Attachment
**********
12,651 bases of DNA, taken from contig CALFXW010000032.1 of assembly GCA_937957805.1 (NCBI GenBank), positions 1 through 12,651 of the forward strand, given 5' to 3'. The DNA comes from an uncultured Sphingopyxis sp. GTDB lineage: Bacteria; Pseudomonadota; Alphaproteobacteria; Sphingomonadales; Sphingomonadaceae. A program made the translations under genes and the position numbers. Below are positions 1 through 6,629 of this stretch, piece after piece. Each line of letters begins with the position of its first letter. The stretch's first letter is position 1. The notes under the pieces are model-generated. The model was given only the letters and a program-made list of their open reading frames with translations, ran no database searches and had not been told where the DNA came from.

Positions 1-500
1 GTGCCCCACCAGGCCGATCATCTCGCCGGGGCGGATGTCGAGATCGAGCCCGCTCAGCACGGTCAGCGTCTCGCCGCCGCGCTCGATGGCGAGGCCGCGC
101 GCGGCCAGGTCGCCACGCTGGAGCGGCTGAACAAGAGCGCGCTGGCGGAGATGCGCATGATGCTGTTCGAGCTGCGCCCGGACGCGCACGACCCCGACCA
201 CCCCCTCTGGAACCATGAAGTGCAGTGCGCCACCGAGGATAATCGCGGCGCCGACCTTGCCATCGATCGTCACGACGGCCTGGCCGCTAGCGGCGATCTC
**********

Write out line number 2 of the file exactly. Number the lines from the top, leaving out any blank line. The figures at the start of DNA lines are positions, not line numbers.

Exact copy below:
Positions 1-500